In light of that fact, there is no evidence that the FDIC was authorized to unilaterally cure title defects months after closing.” Effectively backdating written agreements so that they’ll be enforceable retroactively can be surprisingly complicated.
This is especially true in the context of a complex deal that includes multiple documents and when the retroactive date is several months in the past.
This adjustment to the filing window came with the Sarbanes-Oxley legislation.
After the two-day reporting rule went into effect, the SEC found numerous companies were still backdating options in violation of the legislation.
Companies would simply wait for a period in which the company's stock price fell to a low and then moved higher within a two-month period.
The company would then grant the option but date it at or near its lowest point.
The facts are a bit complicated, involving circumstances surrounding the failure of a bank and transactions in the bank’s loans preceding the failure as well as transactions of the FDIC as the bank’s receiver.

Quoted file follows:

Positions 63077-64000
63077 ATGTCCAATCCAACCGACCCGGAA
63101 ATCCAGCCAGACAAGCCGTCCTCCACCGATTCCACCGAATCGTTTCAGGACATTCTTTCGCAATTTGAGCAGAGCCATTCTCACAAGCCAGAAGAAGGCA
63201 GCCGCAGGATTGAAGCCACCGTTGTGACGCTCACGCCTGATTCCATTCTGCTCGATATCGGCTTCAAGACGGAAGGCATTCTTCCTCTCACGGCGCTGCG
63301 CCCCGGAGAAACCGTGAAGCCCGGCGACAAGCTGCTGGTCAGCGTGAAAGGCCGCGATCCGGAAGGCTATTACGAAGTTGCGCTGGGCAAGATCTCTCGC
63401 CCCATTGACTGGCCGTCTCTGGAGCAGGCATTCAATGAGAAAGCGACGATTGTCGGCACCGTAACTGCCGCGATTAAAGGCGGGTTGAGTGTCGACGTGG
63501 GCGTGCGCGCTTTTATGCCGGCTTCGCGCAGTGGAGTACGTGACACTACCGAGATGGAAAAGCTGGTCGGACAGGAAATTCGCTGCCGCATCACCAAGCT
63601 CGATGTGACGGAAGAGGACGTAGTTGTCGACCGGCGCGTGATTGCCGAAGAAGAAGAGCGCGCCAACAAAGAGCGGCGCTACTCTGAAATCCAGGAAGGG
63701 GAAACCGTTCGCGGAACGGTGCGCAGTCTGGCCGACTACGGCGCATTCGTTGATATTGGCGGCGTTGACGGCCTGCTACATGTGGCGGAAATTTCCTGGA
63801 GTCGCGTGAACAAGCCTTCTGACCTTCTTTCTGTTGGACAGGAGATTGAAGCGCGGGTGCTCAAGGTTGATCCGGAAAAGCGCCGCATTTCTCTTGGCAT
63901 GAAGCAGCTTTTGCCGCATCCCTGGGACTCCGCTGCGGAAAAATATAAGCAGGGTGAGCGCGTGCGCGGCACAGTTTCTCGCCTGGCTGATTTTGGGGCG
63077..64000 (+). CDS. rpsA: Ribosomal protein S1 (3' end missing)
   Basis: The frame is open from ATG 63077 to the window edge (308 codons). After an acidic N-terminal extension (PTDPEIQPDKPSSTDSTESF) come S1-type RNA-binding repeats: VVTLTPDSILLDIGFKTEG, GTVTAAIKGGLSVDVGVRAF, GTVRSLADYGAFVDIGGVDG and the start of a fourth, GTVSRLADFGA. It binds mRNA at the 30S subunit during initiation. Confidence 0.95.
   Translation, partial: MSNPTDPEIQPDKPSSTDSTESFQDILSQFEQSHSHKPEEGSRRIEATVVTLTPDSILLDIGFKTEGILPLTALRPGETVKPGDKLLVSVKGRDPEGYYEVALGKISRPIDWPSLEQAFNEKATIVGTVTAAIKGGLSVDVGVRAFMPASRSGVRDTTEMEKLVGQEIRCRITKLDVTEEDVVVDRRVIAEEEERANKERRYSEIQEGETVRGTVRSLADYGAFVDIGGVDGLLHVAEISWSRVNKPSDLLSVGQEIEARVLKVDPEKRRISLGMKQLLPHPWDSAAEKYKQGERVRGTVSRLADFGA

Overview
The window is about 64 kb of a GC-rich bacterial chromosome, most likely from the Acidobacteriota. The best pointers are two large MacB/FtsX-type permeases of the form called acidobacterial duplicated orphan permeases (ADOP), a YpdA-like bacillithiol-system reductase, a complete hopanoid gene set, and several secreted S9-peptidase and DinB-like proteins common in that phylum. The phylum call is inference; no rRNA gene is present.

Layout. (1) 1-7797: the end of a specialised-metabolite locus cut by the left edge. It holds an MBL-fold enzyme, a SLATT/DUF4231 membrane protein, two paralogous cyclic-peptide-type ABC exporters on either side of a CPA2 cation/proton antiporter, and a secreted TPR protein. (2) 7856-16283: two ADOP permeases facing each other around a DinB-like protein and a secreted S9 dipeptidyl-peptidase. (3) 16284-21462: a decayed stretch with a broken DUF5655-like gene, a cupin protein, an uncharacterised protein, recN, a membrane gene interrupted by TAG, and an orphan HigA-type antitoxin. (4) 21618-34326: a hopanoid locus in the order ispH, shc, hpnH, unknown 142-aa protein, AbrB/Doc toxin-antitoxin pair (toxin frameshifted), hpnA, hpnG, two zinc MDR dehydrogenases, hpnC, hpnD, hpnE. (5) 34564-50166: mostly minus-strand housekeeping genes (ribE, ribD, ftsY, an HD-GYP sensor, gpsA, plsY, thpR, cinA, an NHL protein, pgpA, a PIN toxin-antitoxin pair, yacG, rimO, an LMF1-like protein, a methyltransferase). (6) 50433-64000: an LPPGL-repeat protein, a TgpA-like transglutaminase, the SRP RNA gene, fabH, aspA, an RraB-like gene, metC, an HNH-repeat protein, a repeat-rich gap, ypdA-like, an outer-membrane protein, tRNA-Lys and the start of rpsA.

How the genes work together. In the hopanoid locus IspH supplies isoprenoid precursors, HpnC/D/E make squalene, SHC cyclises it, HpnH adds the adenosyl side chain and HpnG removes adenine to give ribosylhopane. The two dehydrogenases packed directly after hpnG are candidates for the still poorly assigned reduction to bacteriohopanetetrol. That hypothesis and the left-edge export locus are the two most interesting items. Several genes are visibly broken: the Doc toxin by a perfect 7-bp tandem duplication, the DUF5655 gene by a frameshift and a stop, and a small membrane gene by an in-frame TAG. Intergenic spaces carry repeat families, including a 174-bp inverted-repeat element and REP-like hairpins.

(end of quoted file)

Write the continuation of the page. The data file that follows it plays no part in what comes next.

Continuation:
Here’s a simplified timeline: FH Partners made a demand on the debtor for payment of the loan and eventually sued the debtor and guarantors.For a shorter piece with a few practical tips see Backdating – it’s illegal isn’t it?Setting aside such issues, avoiding unwanted side effects of backdating contracts can be tricky, especially when the purported effective date of an agreement is several months before the date it was actually signed, as can be seen in involves the ownership of a promissory note that was made to a bank in connection with a loan.However, where a contract is ambiguous with respect to its effective date, the absence of an explanation for a retroactive effective date, and evidence that the parties had not agreed to the material terms of their contract as of the purported retroactive effective date, are relevant considerations in resolving the ambiguity.We cannot conclude, therefore, that in resolving the inconsistency between the FDIC/Weatherford Agreement and the Termination of Participation Agreements, the trial court erroneously relied on these uncontested facts to find “a lack of mutual assent” with respect to a November 7, 2008 effective date.This is the granted option that would be reported to the SEC.